R for Sport Scientists – Fundamentals Course
Learning the R language might be the best career and a professional development-wise thing for a sports scientist. If you’re wondering why – it will provide the best environment and also a tool for further exploration and development. It makes creating graphs, charts, tables, and dashboards much, much easier! If you need to write a report, paper, article, or book, it enables it to be more transparent and reproducible. Also, it allows you to understand and simulate almost anything with as little effort as possible.
Learning R sure isn’t easy or short (I’m still learning it). It can get tricky, but it’s also fun, and overall – it is a tremendous investment in yourself, and your career! However, new, good things and personal development rarely come without leaving your comfort zone, and that’s something you probably know.
So, get ready to embrace this journey. Maybe you haven’t coded in your life, and dipping into the R universe sounds scary… But don’t be afraid young Grasshopper/Padawan, as the old Chinese proverb goes: “A journey of a thousand miles begins with a single step”. Thus, we are here to help you with it.
The R for the Sports Scientists: Fundamentals course is here to help you make that first step on this journey, and it will definitely pay you dividends down the road. We will take you down the “harder” but more rewarding road of learning R – NOT as a graphing/statistical script, but as a programming language. This approach will give you much more clarity and power later on when we’ll tackle graphics, data wrangling, and statistical analysis in the upcoming R courses. This way, even though it can be harder in the beginning, it will make it way more beneficial in the long run.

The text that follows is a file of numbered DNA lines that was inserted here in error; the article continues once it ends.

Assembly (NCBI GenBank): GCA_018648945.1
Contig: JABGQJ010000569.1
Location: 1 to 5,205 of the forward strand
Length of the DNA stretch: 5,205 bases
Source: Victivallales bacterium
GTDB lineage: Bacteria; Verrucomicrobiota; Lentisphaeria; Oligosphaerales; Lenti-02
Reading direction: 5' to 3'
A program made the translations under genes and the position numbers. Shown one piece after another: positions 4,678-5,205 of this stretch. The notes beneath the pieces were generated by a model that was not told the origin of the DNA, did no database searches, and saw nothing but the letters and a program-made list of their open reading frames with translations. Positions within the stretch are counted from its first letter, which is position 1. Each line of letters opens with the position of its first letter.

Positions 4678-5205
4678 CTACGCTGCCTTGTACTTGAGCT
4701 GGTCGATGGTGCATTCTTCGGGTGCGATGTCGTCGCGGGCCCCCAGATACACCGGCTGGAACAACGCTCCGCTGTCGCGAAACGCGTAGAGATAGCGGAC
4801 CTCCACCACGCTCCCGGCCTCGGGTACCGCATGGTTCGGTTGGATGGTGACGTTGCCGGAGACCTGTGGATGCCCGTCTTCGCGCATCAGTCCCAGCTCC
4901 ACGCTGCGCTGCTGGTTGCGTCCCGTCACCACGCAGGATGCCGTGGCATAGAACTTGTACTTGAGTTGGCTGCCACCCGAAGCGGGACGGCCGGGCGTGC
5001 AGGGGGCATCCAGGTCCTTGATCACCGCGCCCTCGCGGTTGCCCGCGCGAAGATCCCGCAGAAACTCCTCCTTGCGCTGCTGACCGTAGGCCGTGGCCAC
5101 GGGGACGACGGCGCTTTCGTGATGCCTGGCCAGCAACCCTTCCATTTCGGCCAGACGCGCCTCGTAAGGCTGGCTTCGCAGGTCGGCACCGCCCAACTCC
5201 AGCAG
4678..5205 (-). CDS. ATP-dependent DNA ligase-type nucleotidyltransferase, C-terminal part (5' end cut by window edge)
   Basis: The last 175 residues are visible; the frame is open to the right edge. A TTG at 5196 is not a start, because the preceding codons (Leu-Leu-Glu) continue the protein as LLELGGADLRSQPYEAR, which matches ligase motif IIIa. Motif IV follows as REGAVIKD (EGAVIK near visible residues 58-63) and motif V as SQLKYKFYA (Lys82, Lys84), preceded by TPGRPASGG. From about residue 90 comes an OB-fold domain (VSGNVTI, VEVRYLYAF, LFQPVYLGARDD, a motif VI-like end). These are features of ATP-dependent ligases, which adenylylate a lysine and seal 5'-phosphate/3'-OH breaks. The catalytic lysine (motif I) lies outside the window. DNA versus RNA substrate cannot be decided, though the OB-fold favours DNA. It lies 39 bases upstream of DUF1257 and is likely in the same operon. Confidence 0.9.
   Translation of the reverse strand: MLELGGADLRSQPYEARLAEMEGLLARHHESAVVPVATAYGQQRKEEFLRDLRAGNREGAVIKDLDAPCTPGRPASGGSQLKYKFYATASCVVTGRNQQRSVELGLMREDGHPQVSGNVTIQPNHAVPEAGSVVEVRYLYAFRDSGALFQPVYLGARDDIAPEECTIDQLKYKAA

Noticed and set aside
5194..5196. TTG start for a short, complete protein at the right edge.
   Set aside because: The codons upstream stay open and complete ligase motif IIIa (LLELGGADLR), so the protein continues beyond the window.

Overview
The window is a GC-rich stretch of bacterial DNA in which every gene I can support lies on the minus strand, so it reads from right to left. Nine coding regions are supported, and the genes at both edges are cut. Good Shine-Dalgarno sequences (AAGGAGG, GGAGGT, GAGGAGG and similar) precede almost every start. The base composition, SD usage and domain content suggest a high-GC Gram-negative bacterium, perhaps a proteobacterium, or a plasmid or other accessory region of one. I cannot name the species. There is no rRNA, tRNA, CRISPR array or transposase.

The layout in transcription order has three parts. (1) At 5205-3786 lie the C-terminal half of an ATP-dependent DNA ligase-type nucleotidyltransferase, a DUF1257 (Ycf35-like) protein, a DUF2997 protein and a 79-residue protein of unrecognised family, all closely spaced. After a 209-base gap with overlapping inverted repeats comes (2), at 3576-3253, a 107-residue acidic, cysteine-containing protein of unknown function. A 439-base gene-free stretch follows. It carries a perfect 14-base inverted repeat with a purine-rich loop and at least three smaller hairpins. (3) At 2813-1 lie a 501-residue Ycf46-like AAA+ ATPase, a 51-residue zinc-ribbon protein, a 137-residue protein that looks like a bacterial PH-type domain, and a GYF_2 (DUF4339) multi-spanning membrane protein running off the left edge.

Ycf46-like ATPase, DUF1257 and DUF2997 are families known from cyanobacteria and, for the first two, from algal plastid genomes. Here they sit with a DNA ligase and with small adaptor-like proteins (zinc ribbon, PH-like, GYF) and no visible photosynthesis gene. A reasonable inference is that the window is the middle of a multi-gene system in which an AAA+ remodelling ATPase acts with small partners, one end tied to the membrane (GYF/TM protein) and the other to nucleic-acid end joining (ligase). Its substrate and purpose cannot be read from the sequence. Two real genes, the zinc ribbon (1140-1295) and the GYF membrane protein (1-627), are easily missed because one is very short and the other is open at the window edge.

The course starts with an installation lecture, where you will learn how to install R and R studio, followed by the lecture on R objects (particularly the vectors), subsetting the objects (i.e., adding, addressing, and modifying elements, etc), controlling the flow of the program, and finally writing your own functions.